You may count me among the skeptical. The Los Angeles Times reported Monday on a lawsuit filed by Melina Abdullah, cofounder of the L.A. chapter of Black Lives Matter, against the Los Angeles Police Department. The suit arises from an apparent “swatting” incident that occurred in August 2020, when someone called the LAPD to report he had taken hostages inside Abdullah’s Mid-City home. The caller threatened to start killing the hostages if he wasn’t paid a million dollars within the hour.
“Why are you holding them hostage?” asked the 911 operator.
“To send a message,” said the caller.
“What’s the message?”
“BLM is a bunch of retards.”
The call prompted the arrival of several LAPD cars and a helicopter at Abdullah’s house, where officers used a loudspeaker to instruct the occupants to come out. Once outside, Abdullah spoke with a police sergeant who, upon being satisfied the call was a hoax, left with his team of officers. No one was hurt or even touched by the police.
A terrible prank, surely, one that might have resulted in tragedy had parties on both sides not kept a cool head. But was it really a prank, or could it have been a publicity stunt?
Abdullah is, to understate things considerably, fond of media attention. She has for years been a regular at the weekly Los Angeles police commission meetings, where she revels in every opportunity to hector the police chief and the commissioners, often encouraging her fellow BLM supporters to disrupt the proceedings. She was one of the protesters who in March 2020 gathered before dawn at the home of now-former L.A. County district attorney Jackie Lacey. When one of the protesters knocked on Lacey’s front door, her husband answered armed with a pistol, which he pointed at the people on his doorstep. (He was prosecuted for a misdemeanor and entered into a diversion program.)
On the day of the swatting incident, Abdullah was to appear at a press conference at Cal State L.A., where she is a professor of Pan-African studies. The press conference was intended to address whatever her current grievance may have been at the time, and she took care to mention it while live-streaming the incident on her Instagram page.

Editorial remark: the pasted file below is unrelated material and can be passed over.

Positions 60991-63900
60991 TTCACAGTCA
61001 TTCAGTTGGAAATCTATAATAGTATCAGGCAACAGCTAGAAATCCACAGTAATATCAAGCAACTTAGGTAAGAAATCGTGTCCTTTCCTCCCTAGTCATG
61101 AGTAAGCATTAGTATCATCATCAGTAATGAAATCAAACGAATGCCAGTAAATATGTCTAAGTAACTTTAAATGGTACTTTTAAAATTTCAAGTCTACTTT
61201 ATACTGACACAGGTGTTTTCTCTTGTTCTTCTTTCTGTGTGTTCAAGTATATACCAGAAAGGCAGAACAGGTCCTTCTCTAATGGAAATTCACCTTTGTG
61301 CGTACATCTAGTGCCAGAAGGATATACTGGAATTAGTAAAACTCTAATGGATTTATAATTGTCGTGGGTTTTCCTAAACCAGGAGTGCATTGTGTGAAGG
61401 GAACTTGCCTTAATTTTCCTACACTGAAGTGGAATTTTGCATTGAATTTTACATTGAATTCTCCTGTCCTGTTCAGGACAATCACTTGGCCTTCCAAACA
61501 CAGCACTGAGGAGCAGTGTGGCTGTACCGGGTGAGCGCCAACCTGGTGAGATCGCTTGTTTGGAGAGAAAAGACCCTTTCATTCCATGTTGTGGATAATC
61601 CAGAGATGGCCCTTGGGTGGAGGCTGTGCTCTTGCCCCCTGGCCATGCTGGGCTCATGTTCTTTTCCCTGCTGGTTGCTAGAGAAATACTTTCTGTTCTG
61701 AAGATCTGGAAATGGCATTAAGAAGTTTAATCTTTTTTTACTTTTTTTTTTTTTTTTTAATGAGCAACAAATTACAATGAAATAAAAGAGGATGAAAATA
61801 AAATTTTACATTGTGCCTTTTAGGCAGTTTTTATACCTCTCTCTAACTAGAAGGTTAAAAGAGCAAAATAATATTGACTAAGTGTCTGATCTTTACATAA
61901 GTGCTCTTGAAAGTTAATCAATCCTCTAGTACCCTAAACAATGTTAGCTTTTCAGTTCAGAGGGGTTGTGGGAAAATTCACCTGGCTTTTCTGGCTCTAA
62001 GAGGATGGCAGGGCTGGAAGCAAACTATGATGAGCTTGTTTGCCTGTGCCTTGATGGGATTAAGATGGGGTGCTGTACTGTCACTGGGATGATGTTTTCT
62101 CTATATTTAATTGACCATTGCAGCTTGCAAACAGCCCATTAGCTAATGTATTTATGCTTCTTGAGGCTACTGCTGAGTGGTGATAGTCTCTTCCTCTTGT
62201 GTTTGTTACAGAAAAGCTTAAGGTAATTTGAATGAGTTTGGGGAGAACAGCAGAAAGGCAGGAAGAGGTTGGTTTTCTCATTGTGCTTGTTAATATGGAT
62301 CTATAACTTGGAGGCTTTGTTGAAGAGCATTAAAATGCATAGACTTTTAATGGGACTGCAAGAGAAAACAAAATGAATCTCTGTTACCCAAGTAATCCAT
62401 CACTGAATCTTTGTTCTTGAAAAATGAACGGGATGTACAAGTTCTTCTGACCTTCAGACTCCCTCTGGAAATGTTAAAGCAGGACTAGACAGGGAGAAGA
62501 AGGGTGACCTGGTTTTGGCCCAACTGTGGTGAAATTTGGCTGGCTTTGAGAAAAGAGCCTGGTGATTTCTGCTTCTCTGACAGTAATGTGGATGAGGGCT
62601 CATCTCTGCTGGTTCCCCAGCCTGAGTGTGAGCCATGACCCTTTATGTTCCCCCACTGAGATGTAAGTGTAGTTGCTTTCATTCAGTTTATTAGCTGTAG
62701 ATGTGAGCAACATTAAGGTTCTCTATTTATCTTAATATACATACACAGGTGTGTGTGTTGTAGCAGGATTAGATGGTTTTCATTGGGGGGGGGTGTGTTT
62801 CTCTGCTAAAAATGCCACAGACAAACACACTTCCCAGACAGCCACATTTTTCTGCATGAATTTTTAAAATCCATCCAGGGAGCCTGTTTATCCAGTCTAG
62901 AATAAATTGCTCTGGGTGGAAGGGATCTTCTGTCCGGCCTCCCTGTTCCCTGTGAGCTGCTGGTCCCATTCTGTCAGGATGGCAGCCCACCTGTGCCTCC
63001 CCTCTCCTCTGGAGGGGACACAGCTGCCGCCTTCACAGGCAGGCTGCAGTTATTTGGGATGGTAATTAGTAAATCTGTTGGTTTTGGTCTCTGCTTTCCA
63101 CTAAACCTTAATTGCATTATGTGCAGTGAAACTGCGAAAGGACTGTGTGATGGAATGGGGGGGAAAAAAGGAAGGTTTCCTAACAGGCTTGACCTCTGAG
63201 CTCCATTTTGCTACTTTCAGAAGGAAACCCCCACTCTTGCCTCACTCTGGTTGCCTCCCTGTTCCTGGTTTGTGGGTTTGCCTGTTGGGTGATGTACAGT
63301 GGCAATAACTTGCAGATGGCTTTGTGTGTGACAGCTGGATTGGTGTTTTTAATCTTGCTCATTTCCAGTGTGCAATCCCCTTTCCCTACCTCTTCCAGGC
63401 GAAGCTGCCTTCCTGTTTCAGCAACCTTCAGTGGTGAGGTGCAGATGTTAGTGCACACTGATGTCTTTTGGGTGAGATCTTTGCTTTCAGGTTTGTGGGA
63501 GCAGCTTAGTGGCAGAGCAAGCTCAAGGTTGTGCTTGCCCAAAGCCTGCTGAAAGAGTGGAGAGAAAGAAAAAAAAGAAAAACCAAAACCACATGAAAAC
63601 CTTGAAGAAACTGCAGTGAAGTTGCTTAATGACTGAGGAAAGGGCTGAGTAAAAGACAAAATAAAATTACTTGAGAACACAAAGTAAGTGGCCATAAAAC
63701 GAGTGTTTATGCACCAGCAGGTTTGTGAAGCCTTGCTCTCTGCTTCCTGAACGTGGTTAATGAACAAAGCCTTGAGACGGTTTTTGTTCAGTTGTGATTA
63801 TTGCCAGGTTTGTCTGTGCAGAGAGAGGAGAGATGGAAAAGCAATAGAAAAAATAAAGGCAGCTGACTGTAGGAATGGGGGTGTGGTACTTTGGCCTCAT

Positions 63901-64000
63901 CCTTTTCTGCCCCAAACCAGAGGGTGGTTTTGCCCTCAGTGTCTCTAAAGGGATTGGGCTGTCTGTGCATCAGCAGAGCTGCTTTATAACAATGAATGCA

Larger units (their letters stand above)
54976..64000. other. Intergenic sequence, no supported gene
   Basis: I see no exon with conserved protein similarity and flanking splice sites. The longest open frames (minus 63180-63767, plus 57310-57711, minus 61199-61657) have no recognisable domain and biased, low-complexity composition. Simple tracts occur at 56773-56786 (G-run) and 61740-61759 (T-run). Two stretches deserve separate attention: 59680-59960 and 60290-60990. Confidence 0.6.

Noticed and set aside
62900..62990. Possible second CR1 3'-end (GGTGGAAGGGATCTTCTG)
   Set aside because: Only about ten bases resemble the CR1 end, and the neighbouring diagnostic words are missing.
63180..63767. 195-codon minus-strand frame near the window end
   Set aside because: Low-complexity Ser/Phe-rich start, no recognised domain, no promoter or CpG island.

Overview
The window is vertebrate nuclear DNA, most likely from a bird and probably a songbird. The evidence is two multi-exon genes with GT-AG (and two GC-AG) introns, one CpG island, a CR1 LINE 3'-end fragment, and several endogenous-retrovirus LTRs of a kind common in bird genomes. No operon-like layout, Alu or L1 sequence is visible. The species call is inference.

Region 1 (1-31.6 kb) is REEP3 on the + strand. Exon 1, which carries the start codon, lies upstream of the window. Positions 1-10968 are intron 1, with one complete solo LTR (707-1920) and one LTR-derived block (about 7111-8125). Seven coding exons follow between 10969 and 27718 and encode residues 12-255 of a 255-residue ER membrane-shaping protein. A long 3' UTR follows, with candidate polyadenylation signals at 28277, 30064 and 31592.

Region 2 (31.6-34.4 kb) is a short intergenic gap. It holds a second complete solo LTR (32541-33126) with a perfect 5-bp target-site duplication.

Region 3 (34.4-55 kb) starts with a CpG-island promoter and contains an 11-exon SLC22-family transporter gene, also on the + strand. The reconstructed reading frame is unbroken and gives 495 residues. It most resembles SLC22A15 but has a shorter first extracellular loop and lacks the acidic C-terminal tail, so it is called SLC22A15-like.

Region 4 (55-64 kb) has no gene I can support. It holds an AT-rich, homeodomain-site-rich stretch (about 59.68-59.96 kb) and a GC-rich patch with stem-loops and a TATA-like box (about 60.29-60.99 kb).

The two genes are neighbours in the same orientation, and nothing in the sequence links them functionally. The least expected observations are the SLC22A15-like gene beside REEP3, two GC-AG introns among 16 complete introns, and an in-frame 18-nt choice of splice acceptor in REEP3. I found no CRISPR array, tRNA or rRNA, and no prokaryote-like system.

In her lawsuit, Abdullah alleges she was the victim of unlawful seizure, false imprisonment, excessive force, assault, and negligence, claiming she was terrified that the police were going to shoot into her home and injure her children. She believes the police should have been aware of her identity and done more to verify the authenticity of the 911 call before coming to her home. The heavy police response, she says, was intended to retaliate against her for history of protests against them.
“Do you know who I am?” Abdullah asks the sergeant.
“I have no idea who you are,” he responds, apparently disappointing her that there is even a single one among the LAPD’s 10,000 officers who isn’t aware of her fame.
The incident is still under investigation, according to the L.A. Times, which dutifully reported Abdullah’s risible claims in the knowledge that the LAPD would not comment on a matter under pending litigation. This is standard procedure for the L.A. Times, especially for the story’s writer, child reporter Kevin Rector.
If you think this characterization is unkind or unfair to Rector, consider the picture accompanying his bio page on the paper’s website, a selfie of course. Note the emblems of deferred adulthood: the backwards ball cap, the backpack, and just the right amount of carefree stubble on his face. A wider shot would perhaps include the skateboard at his feet.
Rector’s assignment at the L.A. Times would seem to be writing stories that present the LAPD in as unfavorable a light as possible, presenting, as in this case, accusations of misconduct unadulterated by any actual reporting on, or even curiosity about, contrary evidence.
“It’s a setup,” Abdullah says on her Instagram video. “That was a setup.”
Indeed it was, but by whom? Don’t expect the L.A. Times to answer that question.